Tuesday, May 13, 2008

Einstein: The Bible Is An Expression Of Human Weakness

Albert Einstein described belief in God as "childish superstition" and said Jews were not the chosen people, in a letter to be sold in London this week, an auctioneer said Tuesday.

"The word God is for me nothing more than the expression and product of human weaknesses, the Bible a collection of honourable, but still primitive legends which are nevertheless pretty childish.
"No interpretation no matter how subtle can (for me) change this," he wrote in the letter written on January 3, 1954 to the philosopher Eric Gutkind, cited by The Guardian newspaper.

And this from a man who has no regard for his own wife to boot!

You can read more here.

Some questions:
-Because you are an expert in one field, does that make you an expert in another?
-Do you agree with his assessment of the Jews? (FWIW I do. IMO Christ is the "seed" of Abraham and all blessings, and promises given to the "seed" has been bestowed to us, the Church, through Christ)
-Does this change your opinion of Einstein?
-Does the Bible an expression of human weakness as posed by Einstein? (I think it is, but not how Einstein saw it. It shows our need for something outside ourself that reconciles us to one who is most holy due to our unworthiness. This need is for perfection; perfection we cannot attain by our own merit. Christ did and was able to sustain His perfection and He imputed it to us! So, indeed, the weakness of man is laid bare in scripture and points us to a need for a savior: namely Jesus! Einstein was so close.)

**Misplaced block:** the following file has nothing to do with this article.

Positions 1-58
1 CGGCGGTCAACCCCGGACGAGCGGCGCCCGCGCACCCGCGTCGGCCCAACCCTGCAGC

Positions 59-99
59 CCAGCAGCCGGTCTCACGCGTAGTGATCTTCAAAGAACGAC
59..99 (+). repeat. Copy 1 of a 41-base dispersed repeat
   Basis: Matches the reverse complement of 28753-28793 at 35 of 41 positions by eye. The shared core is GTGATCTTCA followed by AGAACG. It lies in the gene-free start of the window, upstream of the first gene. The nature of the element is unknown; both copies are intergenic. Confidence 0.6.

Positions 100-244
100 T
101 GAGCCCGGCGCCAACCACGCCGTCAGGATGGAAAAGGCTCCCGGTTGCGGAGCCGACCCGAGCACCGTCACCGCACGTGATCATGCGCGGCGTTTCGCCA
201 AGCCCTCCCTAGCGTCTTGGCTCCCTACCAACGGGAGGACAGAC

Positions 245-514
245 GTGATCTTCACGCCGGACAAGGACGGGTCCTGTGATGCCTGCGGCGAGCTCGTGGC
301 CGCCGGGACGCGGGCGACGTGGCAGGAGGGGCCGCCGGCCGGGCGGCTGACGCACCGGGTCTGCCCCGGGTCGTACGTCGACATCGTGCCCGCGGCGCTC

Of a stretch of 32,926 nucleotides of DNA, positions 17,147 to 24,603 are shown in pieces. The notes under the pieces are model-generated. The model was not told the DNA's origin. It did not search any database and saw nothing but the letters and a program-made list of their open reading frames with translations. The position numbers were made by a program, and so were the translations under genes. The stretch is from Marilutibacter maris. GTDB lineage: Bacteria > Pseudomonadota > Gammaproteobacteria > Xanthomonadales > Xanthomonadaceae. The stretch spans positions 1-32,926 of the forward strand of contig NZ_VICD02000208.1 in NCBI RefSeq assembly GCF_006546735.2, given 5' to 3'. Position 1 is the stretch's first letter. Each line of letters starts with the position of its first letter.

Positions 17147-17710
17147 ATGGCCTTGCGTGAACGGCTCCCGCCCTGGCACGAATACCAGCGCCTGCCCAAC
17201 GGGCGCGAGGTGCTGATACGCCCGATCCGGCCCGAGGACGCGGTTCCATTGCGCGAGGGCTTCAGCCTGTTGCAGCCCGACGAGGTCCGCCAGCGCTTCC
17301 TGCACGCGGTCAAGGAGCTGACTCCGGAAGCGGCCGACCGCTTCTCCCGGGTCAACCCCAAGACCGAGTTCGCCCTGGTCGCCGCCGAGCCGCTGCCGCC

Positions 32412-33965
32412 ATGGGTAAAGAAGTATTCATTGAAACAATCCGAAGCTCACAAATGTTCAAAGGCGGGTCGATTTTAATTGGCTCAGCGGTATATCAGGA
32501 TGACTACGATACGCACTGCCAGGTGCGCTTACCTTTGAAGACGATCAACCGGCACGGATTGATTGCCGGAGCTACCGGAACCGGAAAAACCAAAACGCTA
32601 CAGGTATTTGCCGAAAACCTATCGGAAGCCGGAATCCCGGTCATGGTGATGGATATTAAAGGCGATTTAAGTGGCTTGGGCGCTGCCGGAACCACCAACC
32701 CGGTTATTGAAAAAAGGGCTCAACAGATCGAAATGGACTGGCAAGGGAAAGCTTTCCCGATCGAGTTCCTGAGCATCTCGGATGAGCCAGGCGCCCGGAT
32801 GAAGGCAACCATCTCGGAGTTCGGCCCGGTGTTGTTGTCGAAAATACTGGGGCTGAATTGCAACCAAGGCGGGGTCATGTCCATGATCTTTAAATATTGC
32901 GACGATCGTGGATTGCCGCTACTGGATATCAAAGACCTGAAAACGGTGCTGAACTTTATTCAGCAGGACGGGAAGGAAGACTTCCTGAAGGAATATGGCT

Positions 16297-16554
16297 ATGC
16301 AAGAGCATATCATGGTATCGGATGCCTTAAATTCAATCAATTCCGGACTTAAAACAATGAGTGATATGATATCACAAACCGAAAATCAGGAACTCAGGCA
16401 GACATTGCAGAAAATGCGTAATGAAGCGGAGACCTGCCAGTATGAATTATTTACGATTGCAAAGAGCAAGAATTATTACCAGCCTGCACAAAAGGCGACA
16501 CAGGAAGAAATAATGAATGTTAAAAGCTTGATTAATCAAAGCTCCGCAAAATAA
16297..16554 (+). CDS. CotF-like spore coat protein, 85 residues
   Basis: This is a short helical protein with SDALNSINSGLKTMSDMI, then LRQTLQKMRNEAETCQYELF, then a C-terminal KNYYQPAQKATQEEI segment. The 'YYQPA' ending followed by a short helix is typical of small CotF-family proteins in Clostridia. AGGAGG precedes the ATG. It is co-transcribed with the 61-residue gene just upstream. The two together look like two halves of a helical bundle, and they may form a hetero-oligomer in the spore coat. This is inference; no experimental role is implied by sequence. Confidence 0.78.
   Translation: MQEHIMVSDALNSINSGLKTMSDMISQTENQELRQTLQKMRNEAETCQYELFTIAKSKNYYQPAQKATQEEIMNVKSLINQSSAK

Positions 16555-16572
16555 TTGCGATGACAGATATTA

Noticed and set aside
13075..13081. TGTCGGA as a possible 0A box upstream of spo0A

Doorman-Priest said...

Yes, this is in the British press today. Well the quality press anyway.

Ah well, the wisdom of man......

Aiden Tharsos said...

Because you are an expert in one field, does that make you an expert in another?

Clearly no. But in fairness, this is a two way street. How often do we see examples of the clergy dabbling in arenas in which they do not have a formal education (especially now in an election year)?

And again, let's remember this is also the man that said:

"Science without religion is lame. Religion without science is blind."

"God is subtle but he is not malicious."

"I want to know God's thoughts; the rest are details."

"God does not care about our mathematical difficulties. He integrates empirically."

"My religion consists of a humble admiration of the illimitable superior spirit who reveals himself in the slight details we are able to perceive with our frail and feeble mind."

And he was aware of his own limitations, after all he also said:

"Whoever undertakes to set himself up as a judge of Truth and Knowledge is shipwrecked by the laughter of the gods."

Do I think he was a Christian? Probably not. Do I think he was something akin to a Deist? Possibly. Did he go back and forth in what he thought about God? Clearly, as is evidenced be the contradictions in the various quotes I mention when contrasted with this letter beign sold.

In any case, it doesn't change my opinion of his value to humanity. If we tossed out everyone whose views we didn't align with completely, 100% of the time throughout their whole life, more theologians would be on that discard pile than many Christians would be comfortable with.

As to the Bible's standing as an expression of human weakness, I would probably agree with the basic tenants of your point.